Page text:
Here’s hoping for good weather, good racing, and relatively good attendance on Sunday. For my own sake, I hope Indycar retains as many oval races as possible. For their sake, they need to retain races of any type.

  5. I can’t make the trip, but if I lived in the vicinity I would be there all weekend. With that said, I do like this track and I hope it stays with us.

    My prediction is that Rahal beats Montoya.

  6. Sentiment aside, if it’s not profitable then you drop it. Just like Fontana. Despite all the “if’s and but’s” it’s just not working. It’s survival of the fittest and right now only Indy and Iowa are healthy.

    • Brian McKay Says:

      Whenever something (a race car, a pet, a tool) isn’t “healthy” and “working” well, don’t try to fix it. Just kill it. When a business (race team, race event, or race series) isn’t “healthy,” just kill it. Don’t try to fix it.

      • Perhaps just a bit harsh today Brian? My dog has Lyme disease. Should I kill him or treat him? If a certain Chevy model is not selling, should they come out with a different, more attractive model, offer more incentives, or kill the dealerships?

        • Br!an McKay Says:

          That was my sarcastic answer to someone who’d written that only IMS and Iowa races are healthy and Pocono race should be eliminated.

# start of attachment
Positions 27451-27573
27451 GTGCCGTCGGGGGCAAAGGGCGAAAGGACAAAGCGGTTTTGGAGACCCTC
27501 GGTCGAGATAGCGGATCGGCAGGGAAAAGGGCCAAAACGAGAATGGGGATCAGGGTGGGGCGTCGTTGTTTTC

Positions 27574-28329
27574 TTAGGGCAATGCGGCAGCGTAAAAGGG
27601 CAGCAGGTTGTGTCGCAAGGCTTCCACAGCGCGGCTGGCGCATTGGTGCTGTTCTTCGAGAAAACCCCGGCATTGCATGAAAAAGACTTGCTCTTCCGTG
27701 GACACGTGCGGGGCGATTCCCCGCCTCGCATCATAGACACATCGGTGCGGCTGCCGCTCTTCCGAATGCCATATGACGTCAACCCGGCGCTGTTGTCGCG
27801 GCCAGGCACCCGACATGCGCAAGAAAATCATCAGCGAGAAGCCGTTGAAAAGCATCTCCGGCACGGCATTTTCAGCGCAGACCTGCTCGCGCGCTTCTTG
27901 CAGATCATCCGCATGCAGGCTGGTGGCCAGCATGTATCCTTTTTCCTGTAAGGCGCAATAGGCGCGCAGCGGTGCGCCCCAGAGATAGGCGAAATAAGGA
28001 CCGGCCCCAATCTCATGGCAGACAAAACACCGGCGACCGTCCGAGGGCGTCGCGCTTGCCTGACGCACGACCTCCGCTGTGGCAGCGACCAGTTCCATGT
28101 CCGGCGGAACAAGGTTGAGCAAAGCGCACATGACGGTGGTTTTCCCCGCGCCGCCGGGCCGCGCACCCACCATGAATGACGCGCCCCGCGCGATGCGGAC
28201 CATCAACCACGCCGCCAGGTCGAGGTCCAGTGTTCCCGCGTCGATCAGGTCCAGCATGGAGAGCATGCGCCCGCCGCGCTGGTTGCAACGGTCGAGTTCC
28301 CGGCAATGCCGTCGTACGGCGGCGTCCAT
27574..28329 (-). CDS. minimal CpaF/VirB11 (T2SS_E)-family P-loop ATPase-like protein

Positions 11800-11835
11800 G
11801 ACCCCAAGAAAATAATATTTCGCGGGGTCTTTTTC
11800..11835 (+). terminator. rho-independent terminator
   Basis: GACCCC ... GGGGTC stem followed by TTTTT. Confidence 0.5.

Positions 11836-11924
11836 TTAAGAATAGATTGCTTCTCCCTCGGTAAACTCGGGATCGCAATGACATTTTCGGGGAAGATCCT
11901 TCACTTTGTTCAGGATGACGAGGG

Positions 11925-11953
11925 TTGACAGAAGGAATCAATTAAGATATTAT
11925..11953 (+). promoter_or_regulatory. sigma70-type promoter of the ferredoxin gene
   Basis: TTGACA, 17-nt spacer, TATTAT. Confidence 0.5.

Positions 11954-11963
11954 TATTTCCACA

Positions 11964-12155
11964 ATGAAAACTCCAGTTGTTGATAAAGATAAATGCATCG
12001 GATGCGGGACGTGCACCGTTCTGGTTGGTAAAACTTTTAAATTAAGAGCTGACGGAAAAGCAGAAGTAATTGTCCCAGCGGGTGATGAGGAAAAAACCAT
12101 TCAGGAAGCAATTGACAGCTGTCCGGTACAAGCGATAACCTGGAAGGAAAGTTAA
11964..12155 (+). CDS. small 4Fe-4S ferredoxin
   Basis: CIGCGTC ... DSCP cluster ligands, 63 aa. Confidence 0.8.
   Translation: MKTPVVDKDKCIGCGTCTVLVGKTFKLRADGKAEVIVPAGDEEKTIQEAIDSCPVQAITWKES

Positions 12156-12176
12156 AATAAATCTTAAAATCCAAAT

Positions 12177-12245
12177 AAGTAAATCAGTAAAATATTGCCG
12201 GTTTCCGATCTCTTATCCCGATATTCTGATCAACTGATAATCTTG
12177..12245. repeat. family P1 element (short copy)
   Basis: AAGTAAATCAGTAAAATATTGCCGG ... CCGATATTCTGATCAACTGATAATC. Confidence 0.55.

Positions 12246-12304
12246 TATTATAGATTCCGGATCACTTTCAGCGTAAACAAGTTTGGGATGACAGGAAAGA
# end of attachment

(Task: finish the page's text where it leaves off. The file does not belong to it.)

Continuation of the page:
7. I can get my wife to go to Long Beach, New Orleans, and Tampa… But the Pocono Mountains? Not the Metropolitan Woman I married.

    TK wins. Dixon 2nd.

    • Brian McKay Says:

      I wouldn’t be surprised to see those Chevy-propelled wily veterans finish first and second.
      I would love to see Justin Wilson first, second, or third.

  8. Wild cards: Marco, RHR, Bourdais, and Newgarden. Wild car: Sato

    Wild idea: Get Trump to come to each race and give him a
    microphone. That should fill the seats.

    Wildly bad idea: Asking him to drive the Indy500 pace car a few
    years ago. His hair would have flown onto the track
    and caused a yellow for debris before the race or
    caused him to run into the scorer’s stand (for Indy
    history buffs)

    Disclaimer: No political statement expressed or implied herein.

  9. They have none been mentioned much here, but I imagine that Ed Carpenter will be highly motivated for this race. Sage Karam will be near his hometown, so he may drive a little, let’s just say, beyond his current talent level.

    • Brian McKay Says:

      Karam claimed that it is ‘just another race.’ But like you, I surmise that in his ‘home track,’ near this season’s end, Karam wants to place very well to cement his place in Ganassi Racing.